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Iraq Transition

Baghdad violence forces U.S. to re-evaluate strategy

Story Highlights

• Insurgent attacks increased 22 percent during Ramadan, U.S. military says
• "Disheartening" violence forces rethinking of U.S.-Iraqi moves to secure Baghdad
• Attacks spurred by Ramadan, patrols and U.S. elections, spokesman says
• Aide to influential cleric released after promising to disavow violence
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BAGHDAD, Iraq (CNN) -- A campaign to make Baghdad safer is being reconsidered after a "disheartening" surge of violence, a U.S. military spokesman said Thursday.

Officials say "some modification" is needed to the security plan which was a linchpin in the effort to restore law and order in the Iraqi capital.

Insurgent attacks increased 22 percent during the first three weeks of Ramadan compared with the previous three weeks, Maj. Gen. William Caldwell said -- even as U.S. and Iraqi forces ramped up a 2-month-long crackdown in the capital.

"Operation Together Forward has made a difference in the focus areas but has not met our overall expectations of sustaining a reduction in the levels of violence," Caldwell said.

"We are working very closely with the government of Iraq to determine how best to refocus our efforts."

CNN Pentagon correspondent Barbara Starr called the announcement of a change in plans a "huge admission" by the military.

Caldwell told reporters: "We're obviously very concerned about what we're seeing in the city, and we're taking a lot of time to go back and look at the Baghdad security plan.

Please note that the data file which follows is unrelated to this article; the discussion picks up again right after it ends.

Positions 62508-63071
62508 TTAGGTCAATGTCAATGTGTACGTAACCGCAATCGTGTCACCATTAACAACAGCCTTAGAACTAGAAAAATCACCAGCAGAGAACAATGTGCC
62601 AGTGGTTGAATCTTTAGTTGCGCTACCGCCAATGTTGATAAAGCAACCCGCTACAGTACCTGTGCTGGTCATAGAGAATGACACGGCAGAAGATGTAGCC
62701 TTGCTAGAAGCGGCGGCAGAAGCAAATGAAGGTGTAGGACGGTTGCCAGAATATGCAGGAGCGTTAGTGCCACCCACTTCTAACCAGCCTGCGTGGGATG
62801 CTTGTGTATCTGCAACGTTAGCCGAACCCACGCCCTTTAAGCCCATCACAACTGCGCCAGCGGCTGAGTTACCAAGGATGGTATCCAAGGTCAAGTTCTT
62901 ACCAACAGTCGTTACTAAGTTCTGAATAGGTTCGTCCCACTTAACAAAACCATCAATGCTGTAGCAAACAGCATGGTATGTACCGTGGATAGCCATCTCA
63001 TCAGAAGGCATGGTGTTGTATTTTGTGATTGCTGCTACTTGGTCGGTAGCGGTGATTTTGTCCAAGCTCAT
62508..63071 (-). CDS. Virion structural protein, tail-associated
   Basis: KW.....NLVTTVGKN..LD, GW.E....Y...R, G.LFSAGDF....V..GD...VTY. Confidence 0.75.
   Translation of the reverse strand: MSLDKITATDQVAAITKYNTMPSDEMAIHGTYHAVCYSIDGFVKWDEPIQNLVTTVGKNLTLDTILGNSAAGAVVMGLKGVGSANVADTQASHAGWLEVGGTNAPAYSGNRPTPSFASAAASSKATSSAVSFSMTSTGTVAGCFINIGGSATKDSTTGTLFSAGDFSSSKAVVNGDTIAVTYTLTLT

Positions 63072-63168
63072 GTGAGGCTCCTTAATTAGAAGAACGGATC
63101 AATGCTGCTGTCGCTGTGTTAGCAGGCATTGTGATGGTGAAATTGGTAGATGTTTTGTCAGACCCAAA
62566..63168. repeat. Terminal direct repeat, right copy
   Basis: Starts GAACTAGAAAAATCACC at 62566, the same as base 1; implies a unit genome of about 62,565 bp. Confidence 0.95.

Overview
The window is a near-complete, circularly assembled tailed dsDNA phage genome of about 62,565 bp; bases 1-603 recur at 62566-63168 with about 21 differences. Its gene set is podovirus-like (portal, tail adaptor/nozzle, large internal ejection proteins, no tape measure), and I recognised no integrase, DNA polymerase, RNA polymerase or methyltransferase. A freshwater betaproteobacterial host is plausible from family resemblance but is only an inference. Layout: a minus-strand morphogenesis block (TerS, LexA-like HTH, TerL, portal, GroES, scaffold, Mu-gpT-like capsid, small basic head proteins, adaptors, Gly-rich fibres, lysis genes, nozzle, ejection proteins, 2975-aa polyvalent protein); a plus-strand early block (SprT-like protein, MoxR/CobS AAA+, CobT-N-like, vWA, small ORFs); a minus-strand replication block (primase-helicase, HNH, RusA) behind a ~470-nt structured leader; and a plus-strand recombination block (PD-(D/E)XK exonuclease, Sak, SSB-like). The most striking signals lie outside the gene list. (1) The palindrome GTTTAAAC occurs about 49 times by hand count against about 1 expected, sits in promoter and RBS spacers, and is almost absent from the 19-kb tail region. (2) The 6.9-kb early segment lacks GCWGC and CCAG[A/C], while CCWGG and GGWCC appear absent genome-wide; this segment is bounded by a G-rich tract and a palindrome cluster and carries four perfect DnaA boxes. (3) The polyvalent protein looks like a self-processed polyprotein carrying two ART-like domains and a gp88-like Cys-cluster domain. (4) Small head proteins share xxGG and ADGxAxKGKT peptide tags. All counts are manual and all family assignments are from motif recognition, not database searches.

"We're asking ourselves if the conditions under which it was first devised and planned still exist today or have the conditions changed and therefore modification to that plan needs to be made."

Thirteen U.S. service members were killed on Tuesday and Wednesday, bringing the American death toll to 72 in October and putting the month on track to become one of the deadliest for U.S. forces since the 2003 invasion. (Watch disturbing video of snipers targeting U.S. soldiers -- 5:16)

Scattered attacks in and around Baghdad and bombings in the northern cities of Mosul and Kirkuk killed more than 40 people on Thursday, police said.

Caldwell said violence had risen in the holy month of Ramadan, as it had done in the previous two years, and insurgents also were reacting to the increased number of security patrols and even looking to influence midterm elections in the United States.

"The enemy knows killing innocent people and Americans will garner headlines and create a sense of frustration. However, the coalition will not be deterred from establishing an Iraq that can provide for its own security and govern itself," he said.

Questions over al-Sadr official's release

U.S. and Iraqi officials say the Mehdi Army militia of Shiite cleric Muqtada al-Sadr may be behind some of the sectarian revenge killings plaguing Baghdad.

An al-Sadr official, Sheikh Mazen al-Saedi, was arrested by U.S. and Iraqi troops on suspicion that he was involved in illegal activities, Caldwell said, and he was released Wednesday at the request of Iraqi Prime Minister Nuri al-Maliki.

Caldwell said Iraq's government had the right to follow its own course and had "a lot of information we're not privy to" when making decisions.

Al-Saedi signed a conditional release promising to support Iraq's government and disavow future acts of violence, Caldwell said, adding that the coalition would continue to target anyone "operating outside of the law."


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Maj. Gen. William Caldwell said insurgents are trying to influence U.S. elections.

SPECIAL REPORT

• Interactive: Who's who in Iraq
• Interactive: Sectarian divide
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